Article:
On Capitalist Realism and Acid Communism - 2017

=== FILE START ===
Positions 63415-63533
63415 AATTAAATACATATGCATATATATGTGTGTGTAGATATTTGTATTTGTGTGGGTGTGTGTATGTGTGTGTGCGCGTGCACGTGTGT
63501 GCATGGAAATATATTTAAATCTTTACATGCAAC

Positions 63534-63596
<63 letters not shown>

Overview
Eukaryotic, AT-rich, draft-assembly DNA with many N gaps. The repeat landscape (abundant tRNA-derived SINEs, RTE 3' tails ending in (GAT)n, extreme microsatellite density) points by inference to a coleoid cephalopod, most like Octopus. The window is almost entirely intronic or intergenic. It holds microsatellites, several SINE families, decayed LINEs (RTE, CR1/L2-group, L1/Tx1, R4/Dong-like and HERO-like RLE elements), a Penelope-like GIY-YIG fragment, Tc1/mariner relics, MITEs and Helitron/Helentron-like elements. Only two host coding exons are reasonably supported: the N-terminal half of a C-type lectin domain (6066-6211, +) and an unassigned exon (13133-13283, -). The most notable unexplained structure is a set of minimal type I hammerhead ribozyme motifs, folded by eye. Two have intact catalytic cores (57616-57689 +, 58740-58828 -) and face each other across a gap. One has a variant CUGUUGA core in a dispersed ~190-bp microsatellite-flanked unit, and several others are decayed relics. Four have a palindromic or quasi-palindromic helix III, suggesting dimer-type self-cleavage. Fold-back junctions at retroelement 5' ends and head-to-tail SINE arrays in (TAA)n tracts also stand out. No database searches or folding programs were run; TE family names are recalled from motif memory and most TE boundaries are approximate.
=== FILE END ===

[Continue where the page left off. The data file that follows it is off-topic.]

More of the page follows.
like a reading of ideas I did I went down to Birmingham though they did a reading group of eight birthing a couple of months ago and so I went back and reread from toughness realism for the first time since it came out and it was feels great like really and so basically I'm just gonna sort of like riff off couple is realism and then sort of talked a little bit about how Marx ideas were changing because I think there's a soft there's three soft contexts for comfort is realism it was written in one context then it was sort received in a different context around 2010 and perhaps now we'll you know we're in a completely different context again right so one of the questions is you know well are we still in the world of couplers realism are these ideas still useful and so when we do that we're trying to think about how am i pursuing these ideas after so to start off with this is the cop the context in which wrote the book so it's published in 2009 but a lot the contents that are drawn from from blog posts that mark was doing from my 2005 onwards and like a lot of conversations were going on in that sort Theory blog circle that happened at that time the ax marks pretty explicitly in the book that was drawing on his experiences of teaching in further education it's pretty upfront of his struggle group mental distress etc and you know why related to education there's no surprise about the two main targets of the book what you cause Marcus Stalinism basically taught neoliberal managerialism that's our constant measuring preparing yourself to other people etc etc which we just slip through services because it's market Stalinism and the other thing given the main target is how to defeat the privatization of stress how to read malicious eyes mental health all distress that's like logical distress eccentric I mean the reason the book was really really struck home with people is there's been lots of books about neoliberalism it's one of the books that focus on like the impact on human beings of what you might call cybernetic neoliberalism impact on people's everyday experiences obviously mark being markeith you know he managed to some of those experiences up he also managed to to draw on theories on accelerate those experiences are there to clarify them so that's sort of like the context we can see the context he was writing it in in what he was writing about but that's also I think we can look at like there's some of the theoretical tools he was drawing on there also sort of of their time I think one of the I mean the name captured his realism it's not incidental you know it's a play on socialist realism one of the big influences at that time for Mark was slaughter of Dziedzic basically slaughters reject grows up and as his first work like theoretical work in Yugoslavia like in the dog days of of Stalinist actually existing socialism which doesn't actually exist anymore and the most useful part of pops which rejects stick out in the grantor in late 90s and into the early 2000s was this basically drawing some sort of comparisons between you know the sort of the regimes of regulation and governance in marketing in Stalinism actually existing socialism drunk a passage from that with nearly brought managerialism and this is like falling into their market Stalinism etcetera so there's loads of really great discussion about this often to ask trucks you get get trapped in China perform on a farm all of this measurement go anywhere you always perform before the bigger though just like this she's Jack McCain Ian thing and this idea that there's something we have to perform two-bit doesn't actually exist exciting he's gray I'm not gonna go into those ideas to metric like I think that part of what really really pre-stretch basically this this comparison between market Stalinism the existing styling is not a cylinder and it's a good point of attack for neoliberalism it's off brings out the difference between the stories that neoliberalism tells by itself and our actual experiences that we live every day they never match up to the stories they it tells about yourself and the toys it tells about yourself is about innovation creativity freedom in the book he sauce he makes this same artistry basis even mistakes to regard this market Stalin isn't your little Kevin governance as some deviation from the true spirit of capitalism on the contrary it would be better to say the essential that dimension of Stalinism was inhibited by his association with a social project like socialism I can only emerge in a late after this culture in which images a quiet honest force so he's saying you know the rule the soft forms of governance under Stalin ISM that was just a precursor they needed to break for socialism account that's only under self neoliberal capitalist we can come to his full horrendous potential so that's that's one of the klom dozen more the context although I'm drawing there from something like you know before the Berlin Wall 1990 globalization in such a right happened so we don't know but for mark I think with it I watched a video that he did when he revisited capsules realism and he was really explicit he said you know this realism is actually about new labor but a new labor project I was put a different slightly later context I think that's a that's an interesting one sir it's an interesting thing to think through there was like new labor was the epitome of for my own argument here which is I'm really interested in like different critical generations that form the Third Way new labor left was a political generation it was a political generation of the left even I had fairly right-wing politics I think political generators are formed by events I like the computers of really sudden rapid change which basically crystallize longer periods of change and you've depended how old you are how many resources you've got at that point you have a different experience of this event and that forms generational differences political generational differences the third way that was formed by by the fall of the berlin wall by the doubling of the labor force the global labor force in two years nearly 90s etc which massively and the illiberal of globalization was massively restricted the possibilities of the left and if you look at new that the new labor left now or you know the third way left you know they just cannot come to terms with the fact that they don't live in that ball so that's the context of book was written in it was received into it different contact it was different because there was another event there was the event of the 2007 2008 crisis that is the generational form in events of our time so he gets released he writes it gets published in 2009 so 2008 we saw the economic crisis but in order to form a political generation you need a movement to give it political form have a big break in people's experiences if 2008 but you need a political movement and so need 2011 where huge range of the high point was probably the student movement of 2010 right you could roll out over into the riots of 2011 etc but particularly the student movement of 2010 was the context in which toughness realism was received into and so it's interesting to think about not just the impact we can discuss all together the impact that they're capped is real anthem had on that student movement but it's also interesting to think about how what the impact of this growth of a new generation of the left hand on mark finally because I think you can stop C 2011 and perhaps you know event since then as the song cracks in Captains realism perhaps actually the jeremy corbyn 2016 is when you say yeah this is this is something where capitalist realism exists but it's attractive a wide open you can see beyond it basic so one of the things that mark start to change his mind about after captain's realism when she started to to really reassess become much more enthusiastic about the countercultures of the 60 70 s probably a tease but sixties and seventies were the ones that the mark mark was actually quite hostile to right he had us up like punk post-punk Sensibility which means that you should be hostile to their happiness if Jesus but then he start to read reassess that I'm really enthusiastic about it and it's an interesting it's interesting to think why that is itself makes sense to me why he became interested in I think it goes something like that is that for like twenty years all of those experiences of the counterculture of the sixties and seventies we're so they were hidden underneath this idea of there was an idea like this the general story told about the 1970s and if you cave but basically well there's only one story it's like the winter of discontent you guys went too far punks were no future we can't stand this anymore fuck Margaret Thatcher comes along and sort it all out I mean sometimes you may be a little bit more stuff at Thatcher but that's the stuff the narrative basically the counterculture it was a nice idea of it fell into like you know hippie selfishness and therefore automatic who's always going to end that's a story that's hard to maintain this is easy to maintain when when you think neoliberalism is that at the end of history when you don't think it's a historical period is a start and an end and it was a contingent event it may or may not have happened depending on how things went so now it's a really good time now that neoliberalism is obviously a historical period right which other beginning in an end was not necessarily inevitable right you can then go back and look at an earth all of these potentials in this counterculture which could have gone in you know huge amount of different ways which i think is why he's doing when he's thinking about acid as in communism etc exception so doing these stories I've got going back to the project when the products of marks all work like this a try to not take neoliberalism as it relates would basically to try to undermine the stories that neoliberalism tells about yourself new ones that we tell about ourselves in the opening essay have crafted its realism as a discussion of children of men children of men mark argues there he says look you know the premise of the story of the author what the book and in the film is that mankind becomes in for your child if you have any more babies look I start be read as a metaphor basically a metaphor for our time now he says the question of film poses is how long can a culture persist without the new what happens at the young are no longer capable of producing surprises this theme they start to then talk about as a reassessment of the counterculture as populist modernism of present-day society is one of stagnation cultural stagnation in lots of ways actually technological stagnation as well that becomes easy to see but we also have economic stagnation since the 2008 this is not the story that liberalism channels and by itself it tells us a story of innovation etc this is controversial Alexander mark makes in ghosts of my life which is about this second book he wrote and he does he says look you know we can prove that the culture has changed and become in some ways more stagnant it's not saying that there's no new music happening there is no new music a new culture doesn't come along build up to a wave which then becomes a fracture creates any ideas that that is what happened that was thousand thirteen years subcultural side that happened 1950 1963 1976 1989 psychedelia in 1963 other birth IVF 1976 house music 1989 he says that that that subculture some cultural cycle loses coherence in the said you can sort of prove that by doing a thought experiment says if you can take it takes somebody from 13 years ago time-traveling to now play the new music that's around now they would be fucking shocked all these shocked by how little is changed no there's not new music but it's new music following along enough to make especially for me because it sounds like a drunk old man things were better in my babe by I think it is important because we don't recognize what was lost what was lost Junior's cleared if he felt populism popular modernism let's play night in the moment what was lost was that the working class huge impact on defining and reducing its own culture in fact leading cultural production not just for itself but around the world popular modernism because it's because of this obsession with creating the new modernism drive to create the new involved evening breaks and ruptures played out normally associated with modernism is the way that avant-garde ideas and practices dr. who worked extended and recirculated through popular culture it's a sort of model of your Maupassant like post-war era that takes more disease point of origin in Subway's what as in commodities and it is a soft an extension of that when it reaches conscious high point nose perhaps actually in this of 1990s the next thing I want to talk about is I said communism the better who's been waiting for and because that was different idea that markers are working on the new was working on a book called antacid communism when he died and it's intimately linked to this idea of reassessing the practicality of the sixties and seventies he actually saw two out of some experiments that plenty were doing around consciousness-raising groups proposed up for people for consciousness-raising groups you know with the idea of so I tried to recognize the commonalities of the problems that little edge related to structural causes something is like drastic and we were talking about about this and Mars not to take you know who's not to talk about well actually perhaps capitalist realism his consciousness deflation perhaps there's an active project of consciousness stimulation try to remove all of this expanding consciousness and when he talked about the soft consciousness raising that was going on in the nineteen seventies he had in mind feminists consciousness-raising groups your tardy mind the various forms in which class consciousness was raised but partly by by by culture party by militant activity etc but one of the interesting things leaps he then was about to say to talk about and psychedelia as consciousness-raising right and he had this idea that so acid and the effects of acid had this soft diffuse way at this effect of trying of showing that the world was malleable why it was plastic but there wasn't just one world right the world could be different in various ways and if ya think what a mind quite diffuse format it's not just people who taught acid I think – Gus it every day for two years it was it was also it was part of the culture so the Beatles took acid had been that sort of like experience informed their music and so in that way that it diffused out from away from just people who take a NASA to a part of this the counterculture became but the idea that the world is malleable and changeable diffuse for our society there's lots of there's lots of dangers in that and if you go back and look at the actual counterculture I've been reading around a little bit about around the effect that they've had in some ways acted as this incredible accelerant acid really accelerated left militancy really accelerated the idea that like change was gonna happen and it was gonna happen soon there this is book by lee and shane called acid dreams it's better than the title the title suggests actually and it looks a bit some history and if they look at this this group called The Weather Underground the one like they came out the student for Democratic Society they were published the SDS versus huge organization had hundred thousand members I think with the influential him and then he saw broke up at the various functions included new The Weather Underground and all the leaders of the Weather Underground we're doing a lot of ICT and they argue that like it it became there were a couple of problems of acid is that it forms a real real sort of bond between those who have turned on and taken out those who haven't straight world is a real division so it's really quite easy to see how lights have like the weather undergone who went on to do well they were on the verge of doing terrorist acts as in planted bombs to kill people I danced the bomb blew up they blew themselves there and I'll tell you people they've killed any but like Romanian no it was a very very careful not to kill anyone don't hear anyone from that point and so they've got you saying like look this this is part of the this acceleration and society into this organization [Laughter] what be the equivalent since then talking about ecstasy in the Rolexes you played in early nineteen nineties is quite different actually ecstasy you can stop see it as like the obliteration of antagonism there are lots of politics throughout of that rave culture partly to find someone to have a rave but the actual effect didn't lead to politics that lets her like you know let's all get high we all just get on something you know where as acid did lend itself to a sort very not to a politics of making real hard with hard division and I also think we could think about like social media as equipment passes they often feels like I've taken acid going on their Twitter these days but it acts as an accelerant right but it's also got real so it's really value but you can't just chuck it away you know but it's got real problems associated it a bit obviously as we all know it's got certain effects which do not lead to healthy culture if exception so I think it asks some sort of equivalent to now talk about a little bit about so that's what marks ideas would go in and in part because of the new context in which is ideas worth with received into math didn't live to see the general election and then whole site the whole boom Jeremy Corbyn thing what seems to be a shift in it towards the last amongst young kids I mean it was the whole general election campaign was just insane I mean their terrorist bombings Grenfell happens just afterwards no it's a real it's a real cycle if we did feel like one of those sort of events where like something's going on here I don't know everything was in effect you can only tell later or something exactly and I'm not clear where but it start to make me think of you know well it's not to make me think is this a new counter come will a new counterculture emerge are born black men is it possible for a new counter culture doing it right it's actually desirable for a counter culture to determine do we need one well yeah we do argument because I like social movements and the counter culture of something like the nineteen seventies with all this huge diffuse experiment with new ways of living right it's a work poetics pushing out what is possible it phases out ways to like new possibility but Electra politics has to face back to what is possible is possible doesn't mean that electoral politics can shift the bounds of possibility but and it operates in a different way to like a counter culture thinking about whether a new counterculture can emerge it's really interesting to think about what why did it disappear I've read in a book by Alan will it's called beginning to see the light I was reading it because it's on maths acid communism syllabus and I'll be trying to work through those books it's really it's a great book but you got this you know she's a feminist in the nineteen seventies and Willis experimenting with like like we want to smash the family basically dissolve it like lots of people you know people really seriously trying to overcome these issues with the family at that point then she describes herself write an article in 1979 she says you know I thought I was I thought I was pioneering my way onto this new Peninsula basically then a lot of people are gonna follow me on we were playing in the new world this peninsula a lot of people gonna follow me onto that rising and I decide let me disappear and it's a long way back to you know the shore of the shore of the rest of society what caused a 1979 was a real pick some backlash against the counterculture and a backlash which we which gets figured by things like Margaret Thatcher Ronald Reagan a lot of their attraction at the time with none of that attraction was about the a liberal qualities they know nobody was all about nobody's attracted to the fucking privatization of British Rail or anything like that we were attracted by the idea that certain people were the left didn't look as though he could push on and change the worlds of what we were left it was people not behaving in the way they want etc so repression repression of the counterculture was a really big draw for that backlash and the war on drugs which was over started by Nixon inside absolutely clear that people who drew that at the war on drugs is to defeat the counterculture in a black power movement basically which they excuse for that they were interested in nothing else about drugs that's what it was for and of course we've seen the level of repression it comes back so I think you can see that the counterculture begins to fall away or begins to come into pressure through through repression and you know not wanting this experimentation in the soft breeze but it really you know it's there's a big recession in the UK from most of the 1980s when it gets really resolved in like 1988 and that's the point at which I think a lot of people who were on their islands in like you know the huge amount of supporting in London etc involved in all of you know perhaps they were a narco pants or whatever whatever at that point living a life and the devil basically which I did for a few years and was the aspiration of all right-thinking people at that what gets cut away by a whole series of things such as conditionalities on benefit but primarily of course again scare away by the rising house prices which eliminate well eliminate squatting but also eliminates the ability to I also increases the real drive to – drop it basically you can see everyone's getting like fucking free money every parent got ours but you're not gonna get any so like to sum up the summer I think one of the what will a kind of counterculture emerge now yet probably can do but the counterculture of like the sixties and the seventies in the eighties they've had a platoon underpinnings in the two underpinnings were partly on much very strong much stronger left cultural underpinnings were you know welfare state lot of spaces in cities except etc this stuff which is unlikely to come back in your media I think that's one of the one of the useful things of all when we look back is I see that right there are material underpinning the material underpinnings allowed this huge explosion of creativity of freedom us kids which is why I think we do need a counterculture in order to try to have some soft control over at an extended control over our lives etc but the real problem is you know and even if we get that every can you come to culture go and we managed to get to a nice virtuous circle where we can extend the amp material and opinions of that freedom is that and will people once again be prepared and I charge off on new experiments and what the dangers of thought the dangers of that are you look behind you and you're on an eiephant with a receding shoreline that's my conclusion I want a half it's about Weather Underground trying to do in your telling which agree with was like create a sharp distinction this is us this is them great kind of sharpen ISM kind of comes from like I know it's actually from feminist discuss about like actual emotional conversation you're talking about acid yeah that's that that's the question right they get forming groups that are able to understand each other emotionally in a way that they can't understand the wider society to trying to figure other ideas interacting in a world where that's been robbed I think the most interesting versions of that right now are like the tumbler basically it's actually giving us an outlet with a useful way of responding to very deep-seated and important criticisms of patriarchy within like Mandy by self in the early 90s yeah you go and rape but Mandy when you've got a culture oh really which the mama surrounds be there on the noise because in a way most people were like this result is unbelievable right and it was unbelievable from the position of cafeteria so if you are tough this really this resolved and yet young don't care about politics going so feel like that moment was obviously making that happening to some extent was reliant on an or a pre-existing counterculture seen a lifestyle like people like norm Z cuz like meet meet the Beatles real are relying on Abbey Road yeah not everyone had access to are we right now you can make beats on an iPhone domine ninh and so lot lots more people who make music get a platform young grime and hip-hop like Kendrick Lamar is arguably a 21st century bomb me so storm tell me and so that result which was unbelievable from the cactus really suspected was relying on tree like an existing count now culture within music which I think kind of in that way to mark saw that relationship is like between culture prove that you know the slow cancellations that future hadn't actually and that it could produce the it could produce the name and finally put a death yes can you speak up a bit changing and means of social reproduction that works receipt rise like interested in this question understanding where we are now in terms of these cycles of the counterculture events i I agree with yeah so I'd be interested retreated tonight um I wanted to address the questions you are asking about counterculture and counterculture and sense coming to an end and whether we need that now because I I'm I'm slightly more skeptical about the necessity of a counterculture now politically I think in a sense there are historical reasons why can't the counterculture doesn't exist anymore and the political lesson we need to draw is to understand that that the cycles that you mentioned the thirteen year cycles I mean the one that affected me and affected mark the most directly was the rave scene of the 90s especially you know things like jungle and the drum and bass scene and that that kind of that kind of formed a lot of my politics in in the 20s and I was quite astonished that a decade of literally month-on-month innovation literally the records getting faster and faster just kind of stopped and just whited out almost in the in the in the early 2000s and for me I think one of the things that's very um – that is the digitization of music and of art and culture in general which has the effect of actually just making everything instantly accessible you know when I was young yeah I read about bands like kin in the Melody Maker and if I was lucky I'd find someone old brother who often do be able to give me a vinyl ELP and I've listened to it you know now you can just look up anything and that that creates a whole load of new possibilities I'm not one of these kind of oh god kids these days it's great that they've got that but also the fact it's not difficult there's no friction anymore means that nothing has a counterculture in the old way can't for the moment something new happens everybody finds out about it including the man you know everybody finds out about it now the final point I'd make is I think the thing I was I was sitting there watching the election herself thinking fuck if only marking got to see this and got to see all these you know the smug in the what seating their books that and the role of a pop culture in in the Corbin phenomenon I think was very important but it's kind of interesting here because because because grime is not like you know well there's those people who do grime over there and those normies over here it is quite woven into the sort of things young people listen T and similarly the kind of the Oh Jeremy Corbyn chant was like you know football culture terrorist culture festival culture all wrapped up together in this there was an amazing little video of kids outside a nightclub in Newcastle chanting it you know theory in the morning on the on the Friday so I think that that the new a new politicized culture won't come as something that sets itself as an alternative to ignore me mainstream culture in the way that when I was a kid was was oh you didn't things and I think actually the the break down the fat of that binary is a good thing because it means that the UM the radicalizing impulses flow through the whole of the social body and aren't kind of you know marked off in alternative spaces and quarantined which leads to the Peninsular problem that we were discussing earlier but possibly you can't have that kind of mask and a culture movement anymore because of this kind of dilution a through technology but not necessarily that dilution is bad you can have the matte finish like radicalism like political music but it will never call this is that kind of mass counterculture movie it that before because of these theological vices people you said I also wanted to pick on the Corbin thing and just not feeling that at all I think we've even caps of Sheila's I'm a few months ago I think it's alive and well an actual sighting of the core brand represents a tragic alternative this notion that capitalism can now be socially just it can be ethical and that to me is capitalism that's very much part of this idea that there is an alternative so what we're gonna do is we're gonna grow our own veg but we're still gonna you don't pause the for about as broad or old age or not fucking I'd point because that's how it works and that says that's me being radical and that's not good enough and captors realism isn't is about the eradication of that and making those connections and Corbin for me culturally for Scottish people debate was the referendum hadn't had breakfast see we've been broken up that would have been a very interesting conversation season things like that so there's are also territorial air and they have cultural distinctions and meat this is important we have to remember that we're talking here too so I'm really interested in Marc's idea about like the privatization of anxiety and how that relates to counterculture and community and whether people think they can actually win and what winning means so when judy was talking about like her being interested in stories of like retreats I think that the privatization of anxiety is kind of one of those retreats where people effectively can't see a way out or don't have a can't see a commonality with others and so it becomes about taking care of the self and this kind of like internalized sort of way of looking at things but I'm also interested and I will give a comradely challenge to necks point about sort of how this relates to like communities of polyamory etc because I think a lot of the politics around some of these groups are actually a retreat as well it's a to me it's a lot of it is about we can't see how we can win and I think there's a conflation that we have to accept about whether what winning is in terms of counterculture now and previously because now sort of the socio-economic reality that people live through is so stark that the only way that you can realize yourself in a counterculture is to be able to live whereas think previously people could sign onto the dole etc but now you kind of had to you have to find some way of making ends meet so I think some of those communities I've actually said well we can't see how we can win those basic things so we have to kind of take care of this group of people and I do worry a little bit that some of the politics around that is kind of like well if there's a moment of like a tipping point I want to know that everyone is going to hold hands and kind of jump together and I think there's a little bit of politics around like some of those communities which becomes about taking care of a small group because of kind of anxiety as a way of not just taking care of the self so it's like one step out but it's not it's not reaching out to people on a kind of very basic level so that's not to dislike polyamory communities in any way but to say it's interesting what the psychology of it is and I think there is a contrast between the looking in and looking and how that kind of relates hope got about half an hour left although we're not gonna get checked out the room yeah I mean interesting what a lot of combos be saying Jamboree in dialogue good responses to Mark's work and I think you got up something to say about counterculture and I was to the little bit adjudicated just that you're saying about I don't think that you know the the 60 the a saccade to the sixties was more or less political than the rave culture and an ecstasy in the early nineties I think it is because it's not one driver than the other visit the times of making the thing in the thing shapes of times and then you've got you know both culture was deep people it's a core thing and it did really it did change a lot of consciousness and I think that's what Mark's point is is about how can the culture changes consciousness which then can lead to political action or maybe not and in terms of like what's happening now I think it's you know I'm sorry to say this to people work that grime is not a youth culture but you know in a real sense of how what in the tide of the time period that youth culture moves on you know so solid crude that dropped 21 seconds in 2001 right you know you're talking about is the grime ice are old they're old men right in these boats in terms of and what you what you have seen in terms of the change of things is a change in Turkish grime was the last bit of that hardcore continuum it you can see its roots in garrard you can see its roots in Jungle you can you can see where it's coming from what and then I totally agree with mark it was a very young creative time he says that the 2000s were like since the 50s we hadn't had such a lack of creativity in terms of music but what you have got changing is a rapid increase in individualization of alienation of lack of political that you know moment for the left and so on so so what happens with counterculture like people saying is it's not even a counterculture that might and then sometimes and it's not even very and it's very individualized and not collective but it's almost rude that it's false that it comes something new will come like right now like what kids are listening to in London anyways is drill UK drill all something called trap right and it's extremely individualistic it's extremely capitalist is hyper materialist it's all about smoking Bayer weed and shanking Bayer mans and that's what it's about but through and it's an it's drug of choice is coding it's an escape drug it's about like numbing the pain right so but through that extreme individualism is anything return to community ironically because you start getting people with a certain themselves as individuals in defiance of social norms and then you find a lot of people are certain themselves individuals in spite its social norms and I think there is a sense in which that extremely liberalism will eat itself well potentially could if used in the right way and I think that will basically what Sanders is going to be like a drill star who does drill so I'm clearly not English there isn't one subcode one of the things that shits me about there is an a subculture in each period like the search for a singular cultural moment that can fuck it and say this is it's a proper shit like actually like I'm a nerd I come from nerd culture I'm a proud fucking nerd sorry but like for me 2000 AD or the creative explosion in comic books through the response to that was pure genius like actually a that can the early 2000s it wasn't a barren wasteland like I was in a zine scene in Australia where like like hundreds of people come together in exchange you know crafted volumes of poetry or texts or whatever by hand or swap tapes that some of the music I heard the tape culture like I was in a radio show where basically took two studios and loop them together and turned everything into an instrument and then I could have the only people listen to us with Baker's we're awake at 3:00 a.m. but the idea that there's one subculture how is in it at least a dozen subcultures simultaneously I had goth friends had people going to industrial music I total I was Dungeons & Dragons nerds or hang with like I had like mad scenes everywhere like my so now is one of the best times for science fiction that's ever existed it's like insane hey I think the idea that there's one thing going on that we need to look to I think it politically and culturally dangerous like has to be pluralism all the time different tempos different speeds different spaces like I think to look for one thing and in the return of it is to is to look for a savior it might not be a feat at Corbin save you but it's a cultural Savior and some sort of moment they'll transform everything and everyone in like if we're talking about multiple cultures were talking at multiple events and we can't talk about queer polyamory which I agree is is like one of us for guns sort of spaces we have we can't talk about that without talking about HIV that's the event that he decimated a generation and if it took men like advanced image of an organization it's what this against one as a weatherman it's like every there are so many scenes and we're standing in one right now then I think we need to shatter like a acid or something a shadows perspective let's not look for one thing open to the range yes I guess this can into the island things quite interesting right because I think we want to be there's something really to be said for the fact we don't have counter cultures forming in the same way but instead I think what we might have is the possibility of certain like mass counter cultures generate themselves really rapidly and so the only cultural thing I know max means and what we had in the ROTC election like a few of us ran this like stupid little projects for juniors shitposting social stuff which was basically a mean page that just like barely uncritically just backed orbiting slag off everyone else and what we had access to immediately was in the month for the election we had a reach of thirty million people so at some point in the first month before the election thirty million people saw the stupid little fucking pictures made on like the laptops of twenty friends and that like I don't know what effect it had I have no idea how you measure that but that strikes me as a potential that comes out of social media that is kind of like quite remarkable and it builds on a common sub common subjectivity which has kind of got like this elements about their old what people used to talk about graduate that the future no this kind of like no future is on board like driving down conditions it combines like anger though I mean there are lots of young drive artists Oh Tracy noblets there are a lot of like young people in that as well and also like certain escapism around drugs which I think mostly comes from like sesh culture like the humans are the sketch that I don't think I just love means but that happened without we didn't have a record shop or we didn't have certain like clothing code or whatever it was literally just like one platform then you could get 30 million people looking at left his content right that strikes me is there's a possibility throw a mask on to culture that wasn't historically there it's kind of like nested cultures it means it's definitely that's actually quite totally different means does not look at meas at all like we communicate so much through me but I think humor and irony and irony in like a bad way sometimes to distance yourself it's like oh it's all good because it's like culture I think you want to add it I'm thinking that there was the reception of and how it's Kim a part of that moment of emergence of zero books as a so I wish me alongside of you know powerful and how they fit together and how that was well of trying to take certain kinds of let's say emerging net culture and then have a different mode of publishing and interest in directing the citizen it was the folks what was it like a big weighty book so it was like I said begin between you might say vector Jeff generational thing that it was like the echo of like ninety cyberculture truck coming back and saying what could we do with this so if you look at we start at zero call people who like for outright war work in the mid nineties right so mark and Matteo and tarik and so how these things echo and sort of build upon themselves as they sort of get reiterated yeah I think like there's sometimes a tendency to kind of overemphasize basically in this discussion I think it's possible to kind of overemphasize like the influence of like sort of like cultural movements on the like political thing and I think this can like dangerously kind of like reproduce some of the sort of like right wing ideas that are used to basically like dismiss like you know like so for example like you know if you read in like The Times or whatever the young people don't really like like Jeremy Corbyn it's just cool to like in and they're not really making a kind of like actual political choice and I think like just as an example of this I mean I think if you take acid basically I think it's like so yes you have like The Weather Underground doing lots of acid and other smaller groups who used to take shit loads of acid and then go and smash up like rich areas in New York but you also have you know like you've got a free mind instead and like you know like Timothy Leary and all these sort of people who were like not at all political basically that was probably like the mainstream and if you look at how people you go to some sort of festival vile or something and listen to how people talk with it taking acid now I think it's really like totally apolitical for me and who had not very much about like consciousness expanding or anything like that so I think yeah yeah like the The Weather Underground were political I think because of the political experience they went through and maybe acid had something to do with that and the same thing I think you should more draw like why young people are political today it's more important to like point to like you know the material factors the like total loss of belief that like capitalism the inability of capitalism to provide people's material needs rather than saying like oh it's all the memes and the like you know the kids are just down with what school or whatever but what I've also found in terms of mental illness is that and then also the capitalist real isms that I feel very are inside so many people that a lot of people can't do asset nowadays or really fucking shouldn't and also strangely I've so when talking about mental illness and then also talk about mark I'd also don't encourage like further responsibilities ations of like how fucking surprising and also how bad everyone obviously felt at the beginning of this year um but everybody looks like fucking take care of each other and check up on each other and we leak in their signifiers and signs that we can see around this stuff sometimes so that we should just like just say hello every once in a while and check in with people because it's super super super fun coughs I just wanted to say that everyone knows it of course yeah I'm gonna kind of bring like for me the people like levy and all that stuff that we're kind of excluding all of that side of the kind sixties counterculture the best thing about the sixties for me or all of those kind of like opening up moments is that's there like what you were saying about like multiple cultures it's a kind of need like that messy like this are all all of those bits about kind of this society is trying to kind of like sanitize out of us like and and I think what you said about kind of like all of those points in the past that enabled that were a certain amount of a certain amount of security you were able to take that risk of opening a because you had like there was something some form of culture or some form of kind of framework that unable to where it is now I think that all those islands we are kind of like taking our wrist like you said it's fucking it'll be date looked much more dangerous psychically satin satin and all of that you know like how where you are when you take these things to open up or what and and like I still think we're living and at that moment those 50s or 60s it were deathly still it's not and also even even things like how do we as doctors possess the organizational structures of the NHS and I I mean I think mark was sober but he was somebody's really interested in consciousness raising do you see in that as like not just groups of friends on that no it's kind of funny for me learning about the acid communist projects one thing that I always thought I had in common with Mark was that we both shared a disdain for hippies and for peace and love and all that sort of 60s counterculture like I'm still not convinced by it I mean I didn't find it interest in how you said you talked about acid here as being a drug that's not just about kind of like the plasticity of things which I do know and turn lead into this how my comments on this hair and acid as being kind of a drug this about like as in is kind of like straight for everything and then I was thinking about what Tim said about politics of care and stuff and I was thinking what would kind of a communist movement was like an acid communist movement that could be about and I think that that's really a key one of the things that capsules prism nothing produces and took new thing but now you said about like the idea that you know we can't we we can't win produces is that there's a relationship to communism which ends up being I'm differ on it or like nihilistic or arrogant smug a nautic as Mark would say and the thing capsules realism where he talks about like a crack in the veil and I think the one crack in the veil can be like developing this idea of like politics of care but we can't ignore that know was the end of his life mark ends up you know embroiled in like a really horrible and toxic left culture zone that too much but I do think that think they can politics of care should be important and that's one way of defining our communism against the kind of artists sardonic nihilistic not serious communism I was actually deciding to thank him hardly know anyone here kind of like I've never done that's it I'd love to do acid with everyone good after you did the pairing open that crack in the veil and forming communism which is a productive hour communism will be about looking after each other and care and it's not that we can vanish capsules away I think one of my skepticism towards acid we do that kind of a dropping out like ignoring what's going on because I'm always been kind like to be right on ways like stimulants cuz you've got just focus up so like mark and I disagreed on politics a lot sorry music a lot more politics big live rock music which is a progressive and he's wrong but and one thing we could agree on with them the jam band from the late seventies early eighties and there's this line that starts the beginning of some town called malice such a very famous song but like it guess it found out by all going to people that we missed projecting really profound any sense I'm we've been to stop dreaming of the quiet life because it's one we'll never know and quit running for that runaway bus the rosy days a few and stop apologizing for the things you've never done because life is cruel and time is short and it's up to us to change this town called malice and tickly when we live in what feels sometimes like quite a malicious left culture I think it is up to us to change it and I think that would be [Applause] [Laughter] you know tens of the effects of different kinds of drugs in general that's something that people experience whatever their I think it's really interesting facilitation not any other drugs like they change your consciousness in in yes I mean I know it's an order to be able to write up please sorry sorry something about those 13 year cycles and the counterculture theme is that the holiday that it does completely privilege this one art for music music I'm not sure and I don't think that necessarily all corrected exist when the first of those cycles came around like you know means I mentioned I think about computer games which have also like one thing exists as most those cycles happened it's a debate changed and measurably but I think and yeah the idea was one overriding culture as mechanism of exploration of what the world could be different because if we do actually win and we therefore change the material relations and the social Asians between us and their incessant eights alterations of consciousness which is why I find the idea of acid communism interesting because it's an idea of thinking well what ones of what alterations of consciousness are we gonna need because that isn't all it's an alteration of things and I think mark was really right that culture is where you look at how people are probing that and developing can't you see something I think is really interesting about interior and this is a community that is a community or became the certain kind of privilege because everybody here has been able to choose it and come to out safe and I can Emily really where people are stuck together and I'm here because in my organization my feet lead from the it come in so they don't have that privilege so their community is it has solidarity but it's Cana ugly and you know I've been jumped in my Walker area by the young team for three weeks and I ran I guess what shocked me and I have to go back so it's ugly and poverty and a class is racist and it's sexist and it's misogynist and it's audible but the Solidarity in the egg was kid in that too so it's also about those kind of communities that we have to you have to a low end because we have to make a challenge to those ideas are Cleveland there's some things it's really uh plain less CUNY is lovely this whole face just beautiful everyone said nice and what's wrong yeah but walking about a scheme it's not like that and but these are people you know these aren't isn't just an abstract idea these people live real lives and they have everyday acts of solidarity in here but it maybe doesn't fit that kind of share model but it's still really really just be made to be mindful of laws